“I didn't realise how much my health was declining until I became Guild president. I was just not paying attention to my body. I had developed ulcers in my duodenum, so I was struggling with the pain from that, along with the period pain.”
Tucker recalled in June of 2015, having just been installed as Guild president, how a friend of hers escaped death by staying at her side when she was ill.
“A team of us went to Trinidad for UWI Games, and one of our friends died. He met in a car accident and the car blew up. One of my friends, who had journeyed to our destination with him, was supposed to leave with him, and the only reason she didn't leave with him was because I was feeling sick. So she didn't go. Had she gone with him she would have died. Her things burned up in the car,” she said.
After attending the funeral and returning from Trinidad, the pains continued for Tucker. Her next trip to the hospital came as a result of pain during intercourse.
“It felt like someone used a knife and cut me in my belly. I couldn't move. The pain was excruciating, and it didn't stop. It continued to the point where I ended up in the emergency room,” she remembered. “I was morphined up. I was there for a day and night.”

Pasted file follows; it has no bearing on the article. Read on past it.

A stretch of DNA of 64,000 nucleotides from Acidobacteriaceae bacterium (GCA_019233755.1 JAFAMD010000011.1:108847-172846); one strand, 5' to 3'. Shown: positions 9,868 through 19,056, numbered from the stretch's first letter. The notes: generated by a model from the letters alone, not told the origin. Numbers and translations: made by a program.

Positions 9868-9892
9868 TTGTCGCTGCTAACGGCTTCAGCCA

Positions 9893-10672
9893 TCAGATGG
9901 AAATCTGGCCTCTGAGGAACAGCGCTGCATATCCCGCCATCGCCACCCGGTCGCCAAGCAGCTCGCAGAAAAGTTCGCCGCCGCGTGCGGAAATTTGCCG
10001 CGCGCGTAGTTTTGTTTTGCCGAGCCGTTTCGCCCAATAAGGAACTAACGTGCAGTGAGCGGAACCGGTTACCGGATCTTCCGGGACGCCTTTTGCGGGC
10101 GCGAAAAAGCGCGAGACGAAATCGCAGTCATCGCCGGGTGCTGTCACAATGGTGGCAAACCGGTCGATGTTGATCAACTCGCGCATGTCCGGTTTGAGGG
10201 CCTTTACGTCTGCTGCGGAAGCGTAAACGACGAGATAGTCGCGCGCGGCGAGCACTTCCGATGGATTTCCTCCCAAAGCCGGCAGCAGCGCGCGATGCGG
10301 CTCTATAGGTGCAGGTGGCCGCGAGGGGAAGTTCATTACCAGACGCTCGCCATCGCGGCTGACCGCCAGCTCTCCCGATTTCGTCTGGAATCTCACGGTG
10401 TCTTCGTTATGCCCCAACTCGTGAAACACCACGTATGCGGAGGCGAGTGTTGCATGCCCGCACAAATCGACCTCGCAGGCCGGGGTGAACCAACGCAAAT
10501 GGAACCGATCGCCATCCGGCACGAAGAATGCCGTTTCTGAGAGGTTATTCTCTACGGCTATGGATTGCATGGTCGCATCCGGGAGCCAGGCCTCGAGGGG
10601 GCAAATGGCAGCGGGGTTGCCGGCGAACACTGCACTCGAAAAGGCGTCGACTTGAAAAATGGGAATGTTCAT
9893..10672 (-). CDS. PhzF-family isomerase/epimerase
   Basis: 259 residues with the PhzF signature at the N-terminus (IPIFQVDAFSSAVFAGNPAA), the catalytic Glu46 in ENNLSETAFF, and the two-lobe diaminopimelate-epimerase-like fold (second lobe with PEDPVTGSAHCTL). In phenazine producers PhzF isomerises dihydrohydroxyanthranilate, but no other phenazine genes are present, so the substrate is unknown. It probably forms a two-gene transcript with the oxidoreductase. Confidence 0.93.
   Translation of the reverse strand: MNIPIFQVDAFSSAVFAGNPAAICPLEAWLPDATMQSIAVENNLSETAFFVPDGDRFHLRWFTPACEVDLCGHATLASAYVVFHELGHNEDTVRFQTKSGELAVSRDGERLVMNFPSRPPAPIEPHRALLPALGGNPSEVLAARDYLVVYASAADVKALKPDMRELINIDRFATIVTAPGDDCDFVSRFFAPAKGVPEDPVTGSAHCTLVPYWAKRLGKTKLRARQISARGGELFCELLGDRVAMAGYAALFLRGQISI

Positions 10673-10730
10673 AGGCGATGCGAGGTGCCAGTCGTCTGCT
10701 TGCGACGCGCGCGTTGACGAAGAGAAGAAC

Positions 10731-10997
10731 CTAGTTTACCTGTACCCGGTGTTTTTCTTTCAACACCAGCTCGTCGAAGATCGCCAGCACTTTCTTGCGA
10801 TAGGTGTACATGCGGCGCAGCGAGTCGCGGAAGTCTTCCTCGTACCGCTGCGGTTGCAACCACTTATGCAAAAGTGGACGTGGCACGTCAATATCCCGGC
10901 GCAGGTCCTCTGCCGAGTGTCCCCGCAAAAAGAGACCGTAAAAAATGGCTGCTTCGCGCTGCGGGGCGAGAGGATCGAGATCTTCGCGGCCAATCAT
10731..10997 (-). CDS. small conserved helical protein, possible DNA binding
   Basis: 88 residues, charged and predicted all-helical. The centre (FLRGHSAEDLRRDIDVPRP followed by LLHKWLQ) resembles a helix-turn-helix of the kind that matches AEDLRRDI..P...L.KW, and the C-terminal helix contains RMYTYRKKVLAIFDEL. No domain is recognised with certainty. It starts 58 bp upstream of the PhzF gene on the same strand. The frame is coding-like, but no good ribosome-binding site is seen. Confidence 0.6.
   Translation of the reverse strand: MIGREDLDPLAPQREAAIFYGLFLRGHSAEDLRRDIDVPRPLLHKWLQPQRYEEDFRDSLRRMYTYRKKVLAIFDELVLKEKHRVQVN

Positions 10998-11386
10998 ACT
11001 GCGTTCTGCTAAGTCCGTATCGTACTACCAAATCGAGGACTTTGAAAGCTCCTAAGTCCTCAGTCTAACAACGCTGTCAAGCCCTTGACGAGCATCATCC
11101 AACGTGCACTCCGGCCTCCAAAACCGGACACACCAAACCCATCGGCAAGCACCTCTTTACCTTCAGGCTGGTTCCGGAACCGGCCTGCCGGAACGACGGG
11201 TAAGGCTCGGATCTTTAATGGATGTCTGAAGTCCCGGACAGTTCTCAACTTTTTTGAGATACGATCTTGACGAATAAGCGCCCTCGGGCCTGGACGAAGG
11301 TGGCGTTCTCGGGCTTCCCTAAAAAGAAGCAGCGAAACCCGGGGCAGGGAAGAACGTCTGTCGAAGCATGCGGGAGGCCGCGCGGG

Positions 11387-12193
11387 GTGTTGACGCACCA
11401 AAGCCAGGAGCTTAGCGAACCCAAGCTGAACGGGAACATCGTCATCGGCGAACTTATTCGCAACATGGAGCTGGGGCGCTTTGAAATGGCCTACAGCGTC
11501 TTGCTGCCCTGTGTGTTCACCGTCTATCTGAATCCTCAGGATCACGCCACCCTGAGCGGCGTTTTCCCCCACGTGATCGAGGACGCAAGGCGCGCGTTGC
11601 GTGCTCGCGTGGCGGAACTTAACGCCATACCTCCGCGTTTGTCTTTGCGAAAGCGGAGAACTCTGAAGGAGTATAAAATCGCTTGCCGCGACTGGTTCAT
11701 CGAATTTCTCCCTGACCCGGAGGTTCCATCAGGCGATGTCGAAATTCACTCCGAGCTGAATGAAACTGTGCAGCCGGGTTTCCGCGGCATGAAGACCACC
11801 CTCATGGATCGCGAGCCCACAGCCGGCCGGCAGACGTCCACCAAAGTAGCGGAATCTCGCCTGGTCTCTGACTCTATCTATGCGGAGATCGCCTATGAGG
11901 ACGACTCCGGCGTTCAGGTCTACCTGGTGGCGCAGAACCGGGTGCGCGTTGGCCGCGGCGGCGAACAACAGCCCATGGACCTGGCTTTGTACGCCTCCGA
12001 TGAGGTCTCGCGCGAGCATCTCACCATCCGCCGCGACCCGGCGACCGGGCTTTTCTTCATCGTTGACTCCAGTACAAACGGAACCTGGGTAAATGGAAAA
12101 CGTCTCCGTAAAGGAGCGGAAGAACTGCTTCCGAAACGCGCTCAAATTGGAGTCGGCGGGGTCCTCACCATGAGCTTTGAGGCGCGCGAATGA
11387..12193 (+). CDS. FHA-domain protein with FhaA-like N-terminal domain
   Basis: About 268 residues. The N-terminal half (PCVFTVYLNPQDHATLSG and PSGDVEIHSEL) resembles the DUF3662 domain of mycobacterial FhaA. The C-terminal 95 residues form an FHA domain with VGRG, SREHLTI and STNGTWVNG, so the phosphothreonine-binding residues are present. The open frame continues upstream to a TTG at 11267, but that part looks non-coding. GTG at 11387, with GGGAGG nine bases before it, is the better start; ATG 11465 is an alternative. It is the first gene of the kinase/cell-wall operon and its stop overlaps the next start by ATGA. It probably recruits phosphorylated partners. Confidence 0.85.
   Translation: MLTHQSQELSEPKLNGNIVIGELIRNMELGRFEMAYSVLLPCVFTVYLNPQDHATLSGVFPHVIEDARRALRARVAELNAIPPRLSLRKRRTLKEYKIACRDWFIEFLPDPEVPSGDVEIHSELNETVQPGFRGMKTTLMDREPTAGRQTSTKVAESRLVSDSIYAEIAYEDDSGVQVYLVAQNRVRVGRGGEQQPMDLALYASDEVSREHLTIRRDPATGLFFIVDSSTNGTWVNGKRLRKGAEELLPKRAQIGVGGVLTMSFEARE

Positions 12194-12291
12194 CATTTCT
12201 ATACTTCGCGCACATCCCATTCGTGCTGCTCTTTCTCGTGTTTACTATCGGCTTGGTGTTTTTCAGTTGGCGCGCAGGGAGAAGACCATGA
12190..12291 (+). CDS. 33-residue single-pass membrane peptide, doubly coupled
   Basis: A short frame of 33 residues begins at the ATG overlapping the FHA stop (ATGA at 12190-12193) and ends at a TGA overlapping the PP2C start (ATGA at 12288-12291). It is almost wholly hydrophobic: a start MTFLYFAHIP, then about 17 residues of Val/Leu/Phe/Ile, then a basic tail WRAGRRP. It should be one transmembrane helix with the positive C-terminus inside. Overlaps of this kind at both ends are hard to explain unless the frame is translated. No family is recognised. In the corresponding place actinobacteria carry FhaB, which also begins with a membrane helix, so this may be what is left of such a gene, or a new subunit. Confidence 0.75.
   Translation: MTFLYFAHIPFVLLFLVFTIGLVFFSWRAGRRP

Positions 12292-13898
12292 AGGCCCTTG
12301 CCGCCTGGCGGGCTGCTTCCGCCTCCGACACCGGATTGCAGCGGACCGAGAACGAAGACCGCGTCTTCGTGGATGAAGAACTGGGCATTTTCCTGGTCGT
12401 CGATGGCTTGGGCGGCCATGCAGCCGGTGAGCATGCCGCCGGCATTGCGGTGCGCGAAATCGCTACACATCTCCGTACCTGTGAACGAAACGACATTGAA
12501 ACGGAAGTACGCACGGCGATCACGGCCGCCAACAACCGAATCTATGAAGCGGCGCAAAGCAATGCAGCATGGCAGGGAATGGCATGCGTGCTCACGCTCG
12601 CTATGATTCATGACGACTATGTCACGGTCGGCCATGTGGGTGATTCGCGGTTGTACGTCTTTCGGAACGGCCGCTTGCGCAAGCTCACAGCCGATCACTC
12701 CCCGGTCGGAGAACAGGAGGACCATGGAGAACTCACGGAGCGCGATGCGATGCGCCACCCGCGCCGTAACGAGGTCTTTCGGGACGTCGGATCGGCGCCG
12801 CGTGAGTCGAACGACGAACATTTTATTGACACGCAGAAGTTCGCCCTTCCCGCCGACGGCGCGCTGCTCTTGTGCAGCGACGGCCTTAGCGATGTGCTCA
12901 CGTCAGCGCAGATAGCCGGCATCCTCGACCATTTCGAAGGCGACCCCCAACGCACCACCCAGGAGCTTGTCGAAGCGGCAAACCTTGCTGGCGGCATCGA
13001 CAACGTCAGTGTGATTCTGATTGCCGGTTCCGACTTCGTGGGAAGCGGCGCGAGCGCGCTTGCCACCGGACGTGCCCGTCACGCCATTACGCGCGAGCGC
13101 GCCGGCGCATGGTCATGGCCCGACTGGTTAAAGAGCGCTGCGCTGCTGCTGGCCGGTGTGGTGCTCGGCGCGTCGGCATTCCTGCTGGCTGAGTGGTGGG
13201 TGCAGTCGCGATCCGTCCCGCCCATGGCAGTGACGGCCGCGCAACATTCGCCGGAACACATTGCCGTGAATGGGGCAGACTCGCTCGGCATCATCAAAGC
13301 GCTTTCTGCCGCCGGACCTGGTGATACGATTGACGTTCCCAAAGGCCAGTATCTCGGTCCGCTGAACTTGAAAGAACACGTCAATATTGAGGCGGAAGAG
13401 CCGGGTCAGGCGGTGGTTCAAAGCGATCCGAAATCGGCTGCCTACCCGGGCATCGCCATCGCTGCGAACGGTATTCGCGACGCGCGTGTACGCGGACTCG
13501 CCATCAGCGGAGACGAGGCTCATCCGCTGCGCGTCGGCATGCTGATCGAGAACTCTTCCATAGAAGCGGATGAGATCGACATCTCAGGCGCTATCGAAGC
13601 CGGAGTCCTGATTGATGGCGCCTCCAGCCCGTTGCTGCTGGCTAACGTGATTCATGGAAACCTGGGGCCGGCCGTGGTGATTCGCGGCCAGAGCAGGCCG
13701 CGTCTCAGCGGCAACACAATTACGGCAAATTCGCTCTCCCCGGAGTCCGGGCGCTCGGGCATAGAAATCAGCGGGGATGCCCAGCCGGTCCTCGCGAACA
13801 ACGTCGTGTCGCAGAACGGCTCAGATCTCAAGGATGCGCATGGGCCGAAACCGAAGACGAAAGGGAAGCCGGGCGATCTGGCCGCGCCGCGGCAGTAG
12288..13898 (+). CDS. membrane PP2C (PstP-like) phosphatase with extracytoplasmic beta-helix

But shortly after she was discharged, the drugs wore off and the abdominal pains returned. She had to return to the hospital that same night.
“They did multiple ultrasounds, a barium meal test, but found nothing. They couldn't see what was happening. There were no swellings, nothing. They did a swab for pelvic inflammatory disease, and concluded that it was what I had.”
But Tucker was perplexed by this diagnosis. She knew that PID was bacterial, and could be sexually transmitted, but she had always used protection. They put her on antibiotics and pain medication, which eased her plight a little, but a few months later the pain returned — this time worse than before.